Nearly 12,000 fewer cormorants are eating fish in the Santee Cooper system.
That’s because the South Carolina Department of Natural Resources (SCDNR) granted permits to 1,225 hunters to shoot the birds Feb. 2 to March 1 on Lakes Moultrie and Marion. Forty percent of those reported back, with a final tally of 11,653.
The agency said the hunt was necessary to reduce predation on forage, including herring, shad, and menhaden, as well as on juvenile game fish and catfish.
“In addition, cormorant harassment has been linked to significant winter kills of adult redear sunfish too large to swallow,” it said. “Permanent damage to flooded bald cypress and tupelo trees used for roosts has also been documented.”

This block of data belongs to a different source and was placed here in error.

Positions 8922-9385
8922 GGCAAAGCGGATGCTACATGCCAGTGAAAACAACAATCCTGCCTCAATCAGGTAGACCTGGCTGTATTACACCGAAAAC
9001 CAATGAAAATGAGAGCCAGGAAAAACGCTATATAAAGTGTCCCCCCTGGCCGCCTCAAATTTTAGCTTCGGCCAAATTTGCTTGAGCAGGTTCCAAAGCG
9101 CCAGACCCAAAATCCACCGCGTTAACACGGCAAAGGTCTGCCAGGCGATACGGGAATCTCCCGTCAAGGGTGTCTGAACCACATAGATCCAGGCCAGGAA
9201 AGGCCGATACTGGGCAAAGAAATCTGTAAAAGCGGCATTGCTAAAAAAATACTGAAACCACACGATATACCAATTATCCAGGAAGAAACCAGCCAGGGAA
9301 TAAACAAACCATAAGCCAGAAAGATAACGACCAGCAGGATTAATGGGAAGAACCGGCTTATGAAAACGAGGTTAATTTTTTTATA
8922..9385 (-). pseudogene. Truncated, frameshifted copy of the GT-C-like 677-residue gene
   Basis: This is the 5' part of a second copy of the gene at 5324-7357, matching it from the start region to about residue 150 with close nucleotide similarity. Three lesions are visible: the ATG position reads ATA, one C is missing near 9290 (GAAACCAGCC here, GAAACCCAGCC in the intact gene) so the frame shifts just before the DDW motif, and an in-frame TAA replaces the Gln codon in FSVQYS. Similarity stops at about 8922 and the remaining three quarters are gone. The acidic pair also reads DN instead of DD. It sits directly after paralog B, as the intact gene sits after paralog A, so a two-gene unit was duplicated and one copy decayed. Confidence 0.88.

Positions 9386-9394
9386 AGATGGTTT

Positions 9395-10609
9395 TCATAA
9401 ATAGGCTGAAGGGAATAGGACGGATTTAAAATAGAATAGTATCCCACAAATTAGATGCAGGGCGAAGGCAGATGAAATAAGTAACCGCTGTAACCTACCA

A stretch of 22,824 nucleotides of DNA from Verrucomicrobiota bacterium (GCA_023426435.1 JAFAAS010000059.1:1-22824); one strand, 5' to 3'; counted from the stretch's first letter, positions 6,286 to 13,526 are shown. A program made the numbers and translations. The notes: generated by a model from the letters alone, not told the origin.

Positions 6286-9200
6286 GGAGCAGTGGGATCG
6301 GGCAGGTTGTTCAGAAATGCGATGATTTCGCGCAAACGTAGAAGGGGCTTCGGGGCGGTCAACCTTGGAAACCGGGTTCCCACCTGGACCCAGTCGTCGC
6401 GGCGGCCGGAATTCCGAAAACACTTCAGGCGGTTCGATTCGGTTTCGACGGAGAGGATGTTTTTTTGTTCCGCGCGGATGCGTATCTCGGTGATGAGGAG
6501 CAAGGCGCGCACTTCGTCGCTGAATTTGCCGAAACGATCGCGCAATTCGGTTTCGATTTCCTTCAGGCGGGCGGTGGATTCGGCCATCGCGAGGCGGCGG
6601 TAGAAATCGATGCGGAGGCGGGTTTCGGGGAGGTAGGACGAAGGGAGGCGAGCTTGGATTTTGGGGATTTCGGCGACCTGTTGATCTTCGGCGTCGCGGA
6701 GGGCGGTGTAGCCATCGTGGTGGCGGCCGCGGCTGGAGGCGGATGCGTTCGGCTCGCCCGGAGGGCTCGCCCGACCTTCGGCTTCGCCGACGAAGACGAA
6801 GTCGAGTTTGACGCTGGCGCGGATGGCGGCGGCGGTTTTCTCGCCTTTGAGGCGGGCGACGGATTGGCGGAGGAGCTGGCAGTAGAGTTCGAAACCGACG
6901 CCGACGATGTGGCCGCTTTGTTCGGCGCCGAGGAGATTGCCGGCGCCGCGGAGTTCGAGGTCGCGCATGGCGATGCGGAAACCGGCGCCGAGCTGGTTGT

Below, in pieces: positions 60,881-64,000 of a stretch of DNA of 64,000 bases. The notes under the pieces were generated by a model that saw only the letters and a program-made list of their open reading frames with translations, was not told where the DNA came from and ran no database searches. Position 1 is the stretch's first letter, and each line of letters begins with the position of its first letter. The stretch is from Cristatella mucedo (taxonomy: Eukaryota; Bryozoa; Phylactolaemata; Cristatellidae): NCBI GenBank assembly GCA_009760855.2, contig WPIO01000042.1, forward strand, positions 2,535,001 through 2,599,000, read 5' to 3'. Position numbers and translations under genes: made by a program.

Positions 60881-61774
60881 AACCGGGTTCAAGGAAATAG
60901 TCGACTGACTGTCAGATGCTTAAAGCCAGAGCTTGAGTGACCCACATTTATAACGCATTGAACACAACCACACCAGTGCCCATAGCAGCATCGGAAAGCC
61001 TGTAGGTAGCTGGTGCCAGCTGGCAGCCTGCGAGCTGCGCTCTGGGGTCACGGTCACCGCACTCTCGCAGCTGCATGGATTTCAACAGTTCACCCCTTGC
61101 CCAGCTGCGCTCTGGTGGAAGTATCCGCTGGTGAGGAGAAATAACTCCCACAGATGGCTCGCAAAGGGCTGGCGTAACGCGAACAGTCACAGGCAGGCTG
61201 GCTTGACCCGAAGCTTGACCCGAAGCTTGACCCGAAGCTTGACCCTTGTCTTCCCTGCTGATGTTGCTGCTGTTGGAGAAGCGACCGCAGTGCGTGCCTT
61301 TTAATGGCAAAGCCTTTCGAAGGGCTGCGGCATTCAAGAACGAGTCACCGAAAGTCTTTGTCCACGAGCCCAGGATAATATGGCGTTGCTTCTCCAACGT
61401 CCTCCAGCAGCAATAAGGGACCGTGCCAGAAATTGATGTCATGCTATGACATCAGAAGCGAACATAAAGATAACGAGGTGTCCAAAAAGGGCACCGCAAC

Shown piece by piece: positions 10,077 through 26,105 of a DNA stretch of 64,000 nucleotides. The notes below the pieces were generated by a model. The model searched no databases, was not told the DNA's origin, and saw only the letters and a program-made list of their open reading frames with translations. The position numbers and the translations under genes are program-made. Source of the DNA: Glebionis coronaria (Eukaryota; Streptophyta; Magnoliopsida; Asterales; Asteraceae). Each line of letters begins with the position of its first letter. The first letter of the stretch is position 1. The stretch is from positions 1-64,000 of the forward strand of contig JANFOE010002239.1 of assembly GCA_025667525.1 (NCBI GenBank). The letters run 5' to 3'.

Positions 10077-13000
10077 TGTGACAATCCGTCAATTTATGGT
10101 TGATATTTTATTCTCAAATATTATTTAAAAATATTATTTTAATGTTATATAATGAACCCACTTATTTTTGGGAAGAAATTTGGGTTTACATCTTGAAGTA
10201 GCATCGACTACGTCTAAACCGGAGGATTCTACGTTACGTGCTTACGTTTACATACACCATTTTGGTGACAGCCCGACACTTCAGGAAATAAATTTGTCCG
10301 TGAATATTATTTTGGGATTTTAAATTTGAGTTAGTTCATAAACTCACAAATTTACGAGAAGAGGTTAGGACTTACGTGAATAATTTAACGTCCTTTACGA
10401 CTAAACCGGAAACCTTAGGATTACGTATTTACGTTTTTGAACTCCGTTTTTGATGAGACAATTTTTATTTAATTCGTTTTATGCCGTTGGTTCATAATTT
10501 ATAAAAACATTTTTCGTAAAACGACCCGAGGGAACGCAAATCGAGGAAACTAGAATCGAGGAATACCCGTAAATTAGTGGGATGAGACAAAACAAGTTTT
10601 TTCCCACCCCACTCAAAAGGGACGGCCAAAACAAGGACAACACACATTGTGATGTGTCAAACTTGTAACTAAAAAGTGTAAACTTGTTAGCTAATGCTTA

For decades the birds were protected under the federal Migratory Bird Treaty Act of 1918, and their numbers exploded as resident populations established themselves on large lakes and impoundments. Recently, though, the U.S. Fish and Wildlife Service has granted states permission to reduce their numbers.
Mostly only agency personnel have been involved in these efforts. But South Carolina decided to enlist public assistance to reduce shoot the birds that anglers love to hate. Permits were granted to those who attended a training session and agreed to follow the strict rules.
“The taking of cormorants will be restricted to the legal boundaries of the Santee Cooper lakes and will be allowed only in areas where waterfowl hunters can legally hunt waterfowl,” SCDNR said.
While many were pleased with the state’s first cormorant hunt, some were not.
“When I requested scientific evidence from SCDNR to justify this proposed hunt, none was provided,” said Norman Brunswig of Audubon South Carolina. “I strongly suspect that none exists. Rather, as I’ve said, I believe that the SCDNR has been pushed and bullied into an unnecessary slaughter of a native non-game bird, by fishermen, fishing guides, and a few powerful but misguided politicians.”
(This article appeared originally in B.A.S.S. Times.)